Autism Aspergers Advocacy Australia (A4) has a policy that addresses the conduct of politicians, officials and agencies that choose to ignore questions and issues affecting autistic people and people living with autism spectrum disorder (ASD).

A4 interprets failure/refusal to answer fully, or misinterprets, a question to be deliberate avoidance of the question (or part thereof). A4 will interpret those acts as deliberate avoidance of the question which means an honest/accurate answer is the worst possible response; it would reflect most negatively on the person or organisation.

A4's policy follows (or can be downloaded below).

Policy on unanswered questions and concerns

Autism Aspergers Advocacy Australia, known as A4, is a national grassroots organisation advocating for autistic people and people living with autism spectrum disorder (ASD). A4 has a full program of systemic advocacy aimed at improving outcomes for autistic people and people living with ASD.

Previously, officials and politicians chose to ignore some questions that A4 asked or some issues A4 raised. In the past, government and its agencies avoided matters that are crucial/essential for the very vulnerable members of the ASD community by ignoring parts (or the whole) of correspondence with A4.

A4 asks important questions so when people and agencies do not respond they send the autistic community a very clear message that they do not care … or worse. When A4 asks a question, A4 and autistic people expect and deserve complete and truthful answers to their questions.

Basically, failure (or refusal) of a person or agency to answer A4’s questions is unacceptable. Delay, providing partial or an unclear answer in a crucial matter is detrimental for people who already experience substantial disadvantage.

A4 does not have the time or resources to chase people or agency representatives who fail to do their jobs properly; officials who do not meet their responsibilities/obligations to taxpayers and the wider community to provide essential and accurate information, answer questions and address deficiencies in programs.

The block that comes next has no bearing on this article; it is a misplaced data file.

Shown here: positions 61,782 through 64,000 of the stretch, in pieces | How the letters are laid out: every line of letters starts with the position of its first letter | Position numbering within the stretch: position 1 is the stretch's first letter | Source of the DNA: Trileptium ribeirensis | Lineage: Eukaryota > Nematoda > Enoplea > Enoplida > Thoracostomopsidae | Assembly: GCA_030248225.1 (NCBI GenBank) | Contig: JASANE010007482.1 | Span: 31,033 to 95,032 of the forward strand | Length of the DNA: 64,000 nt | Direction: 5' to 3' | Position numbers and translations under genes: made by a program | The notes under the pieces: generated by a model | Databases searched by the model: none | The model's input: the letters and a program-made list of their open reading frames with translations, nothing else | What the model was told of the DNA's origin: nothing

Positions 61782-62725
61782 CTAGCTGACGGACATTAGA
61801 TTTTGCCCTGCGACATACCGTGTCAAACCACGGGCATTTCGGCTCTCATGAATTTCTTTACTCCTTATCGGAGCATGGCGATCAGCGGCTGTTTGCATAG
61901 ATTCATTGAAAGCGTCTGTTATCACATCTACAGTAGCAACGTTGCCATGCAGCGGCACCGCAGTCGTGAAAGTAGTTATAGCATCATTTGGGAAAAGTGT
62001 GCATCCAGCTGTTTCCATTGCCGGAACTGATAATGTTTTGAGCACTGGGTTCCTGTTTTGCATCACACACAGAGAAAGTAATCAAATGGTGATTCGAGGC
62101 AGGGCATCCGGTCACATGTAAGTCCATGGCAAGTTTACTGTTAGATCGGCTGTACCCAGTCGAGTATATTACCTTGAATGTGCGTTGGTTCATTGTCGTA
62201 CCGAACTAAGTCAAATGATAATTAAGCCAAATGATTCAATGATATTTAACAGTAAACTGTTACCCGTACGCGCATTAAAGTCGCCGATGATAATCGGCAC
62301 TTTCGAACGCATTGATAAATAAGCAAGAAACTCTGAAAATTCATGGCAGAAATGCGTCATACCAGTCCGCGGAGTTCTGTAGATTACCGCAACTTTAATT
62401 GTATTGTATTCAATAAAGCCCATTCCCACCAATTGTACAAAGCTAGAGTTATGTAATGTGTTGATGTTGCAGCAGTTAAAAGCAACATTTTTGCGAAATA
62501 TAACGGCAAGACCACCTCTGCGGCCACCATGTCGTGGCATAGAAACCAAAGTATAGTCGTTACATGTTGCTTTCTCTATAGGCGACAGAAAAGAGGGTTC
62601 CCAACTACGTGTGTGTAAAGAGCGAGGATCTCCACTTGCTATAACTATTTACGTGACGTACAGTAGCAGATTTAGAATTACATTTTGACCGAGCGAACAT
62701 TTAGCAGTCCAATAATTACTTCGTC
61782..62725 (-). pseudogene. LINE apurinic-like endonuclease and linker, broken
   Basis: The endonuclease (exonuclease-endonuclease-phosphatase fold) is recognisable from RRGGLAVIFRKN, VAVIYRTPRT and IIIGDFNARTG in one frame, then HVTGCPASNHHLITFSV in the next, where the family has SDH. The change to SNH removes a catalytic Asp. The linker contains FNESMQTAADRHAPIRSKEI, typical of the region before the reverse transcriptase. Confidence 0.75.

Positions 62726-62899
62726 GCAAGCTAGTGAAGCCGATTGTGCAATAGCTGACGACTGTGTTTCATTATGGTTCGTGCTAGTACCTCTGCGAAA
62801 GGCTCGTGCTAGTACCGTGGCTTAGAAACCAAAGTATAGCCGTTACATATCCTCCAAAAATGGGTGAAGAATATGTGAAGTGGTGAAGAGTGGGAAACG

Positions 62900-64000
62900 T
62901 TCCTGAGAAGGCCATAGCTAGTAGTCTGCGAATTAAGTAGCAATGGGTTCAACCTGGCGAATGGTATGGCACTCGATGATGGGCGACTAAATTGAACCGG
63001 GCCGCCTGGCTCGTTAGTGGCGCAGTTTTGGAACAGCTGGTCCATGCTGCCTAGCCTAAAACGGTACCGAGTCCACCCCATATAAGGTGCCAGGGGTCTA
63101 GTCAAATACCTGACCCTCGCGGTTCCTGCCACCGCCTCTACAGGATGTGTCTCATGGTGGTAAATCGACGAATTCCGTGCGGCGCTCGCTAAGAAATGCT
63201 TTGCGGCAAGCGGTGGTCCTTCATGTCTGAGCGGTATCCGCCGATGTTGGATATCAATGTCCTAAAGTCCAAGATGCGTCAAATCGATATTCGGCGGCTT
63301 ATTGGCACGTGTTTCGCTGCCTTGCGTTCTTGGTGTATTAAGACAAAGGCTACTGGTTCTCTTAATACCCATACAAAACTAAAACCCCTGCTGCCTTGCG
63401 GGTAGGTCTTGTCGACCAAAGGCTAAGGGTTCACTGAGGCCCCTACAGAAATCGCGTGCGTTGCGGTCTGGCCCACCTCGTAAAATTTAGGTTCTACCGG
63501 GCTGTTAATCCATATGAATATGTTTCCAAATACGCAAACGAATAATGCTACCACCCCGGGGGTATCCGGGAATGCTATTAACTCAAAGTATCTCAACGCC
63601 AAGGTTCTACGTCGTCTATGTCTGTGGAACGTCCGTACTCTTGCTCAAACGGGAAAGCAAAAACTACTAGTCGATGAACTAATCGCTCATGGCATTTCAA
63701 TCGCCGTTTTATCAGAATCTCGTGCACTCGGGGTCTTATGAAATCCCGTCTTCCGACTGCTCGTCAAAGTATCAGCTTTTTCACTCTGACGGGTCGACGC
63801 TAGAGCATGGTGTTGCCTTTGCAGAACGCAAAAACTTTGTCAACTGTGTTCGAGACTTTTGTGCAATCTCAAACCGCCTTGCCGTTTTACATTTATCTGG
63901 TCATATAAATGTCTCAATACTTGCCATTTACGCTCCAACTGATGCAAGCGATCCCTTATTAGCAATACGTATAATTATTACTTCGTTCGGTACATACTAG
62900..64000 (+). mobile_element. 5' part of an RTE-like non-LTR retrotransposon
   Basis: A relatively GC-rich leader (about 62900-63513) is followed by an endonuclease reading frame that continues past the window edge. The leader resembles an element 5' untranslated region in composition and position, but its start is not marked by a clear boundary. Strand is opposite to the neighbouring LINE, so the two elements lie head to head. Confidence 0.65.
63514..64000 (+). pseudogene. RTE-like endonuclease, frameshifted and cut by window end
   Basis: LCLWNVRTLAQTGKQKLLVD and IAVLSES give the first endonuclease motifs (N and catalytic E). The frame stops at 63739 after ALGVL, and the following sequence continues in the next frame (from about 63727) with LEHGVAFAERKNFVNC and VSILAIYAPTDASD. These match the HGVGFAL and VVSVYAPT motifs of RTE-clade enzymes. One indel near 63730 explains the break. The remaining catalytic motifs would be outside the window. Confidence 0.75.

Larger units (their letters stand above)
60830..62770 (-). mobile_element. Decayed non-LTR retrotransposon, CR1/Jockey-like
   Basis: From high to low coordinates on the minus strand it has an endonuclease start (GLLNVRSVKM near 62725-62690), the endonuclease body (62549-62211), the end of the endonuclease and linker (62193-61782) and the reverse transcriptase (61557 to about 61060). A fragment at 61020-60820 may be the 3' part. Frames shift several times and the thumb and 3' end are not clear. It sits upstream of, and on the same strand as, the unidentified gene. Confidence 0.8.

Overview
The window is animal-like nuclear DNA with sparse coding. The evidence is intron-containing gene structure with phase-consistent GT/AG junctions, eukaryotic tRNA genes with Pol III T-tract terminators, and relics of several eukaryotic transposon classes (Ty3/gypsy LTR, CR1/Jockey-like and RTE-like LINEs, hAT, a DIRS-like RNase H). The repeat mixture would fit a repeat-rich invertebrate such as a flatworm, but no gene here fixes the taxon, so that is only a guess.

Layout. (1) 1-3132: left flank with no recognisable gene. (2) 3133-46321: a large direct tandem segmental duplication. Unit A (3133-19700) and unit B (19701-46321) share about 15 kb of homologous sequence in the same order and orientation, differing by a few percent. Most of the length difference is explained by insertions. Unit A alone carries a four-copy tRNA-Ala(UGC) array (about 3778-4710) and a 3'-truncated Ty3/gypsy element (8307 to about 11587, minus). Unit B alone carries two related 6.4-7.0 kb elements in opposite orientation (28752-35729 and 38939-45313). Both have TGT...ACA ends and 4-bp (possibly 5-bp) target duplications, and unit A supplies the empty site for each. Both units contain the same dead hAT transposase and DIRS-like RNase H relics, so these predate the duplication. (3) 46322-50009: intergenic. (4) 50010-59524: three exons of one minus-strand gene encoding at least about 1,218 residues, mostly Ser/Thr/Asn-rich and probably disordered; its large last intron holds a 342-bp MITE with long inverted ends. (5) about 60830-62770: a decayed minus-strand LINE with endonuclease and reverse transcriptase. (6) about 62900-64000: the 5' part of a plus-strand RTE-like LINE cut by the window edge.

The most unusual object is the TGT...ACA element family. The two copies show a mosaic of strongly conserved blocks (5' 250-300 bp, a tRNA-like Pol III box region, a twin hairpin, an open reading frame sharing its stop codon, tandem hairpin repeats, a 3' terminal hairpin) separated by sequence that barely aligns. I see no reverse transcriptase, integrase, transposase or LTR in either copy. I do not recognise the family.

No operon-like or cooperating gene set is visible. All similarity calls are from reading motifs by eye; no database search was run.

A4 recognises and expects that agency employees who are responsible for responding to A4’s correspondence are quite literate so they understand the questions that A4 asks. If an agency or its staff have any doubt or uncertainty about any of A4’s questions, they should contact A4 promptly for clarification.

Usually, A4 numbers the questions so a respondent can easily number answers correspondingly. There is no reason for accidentally omitting a response to any question when preparing a response for A4.

Henceforth, A4 will treat a person or agency’s failure to answer its question clearly within a reasonable period as a deliberate act, an official choice to not answer. A4 will interpret a missing, partial or unclear answer to mean the real answer to the question is extremely negative or the worst answer possible … it is an answer so bad that the person or agency cannot put it in writing.

Similarly, a person or agency’s failure or refusal to acknowledge any concern that A4 raises should be interpreted to mean complete/total rejection of that concern of the people A4 represents.

Autism Aspergers Advocacy Australia Management Group


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20170220-NoAnswerPolicy.pdf (53.38 KB) 53.38 KB
20170220-NoAnswerPolicy.docx (32.4 KB) 32.4 KB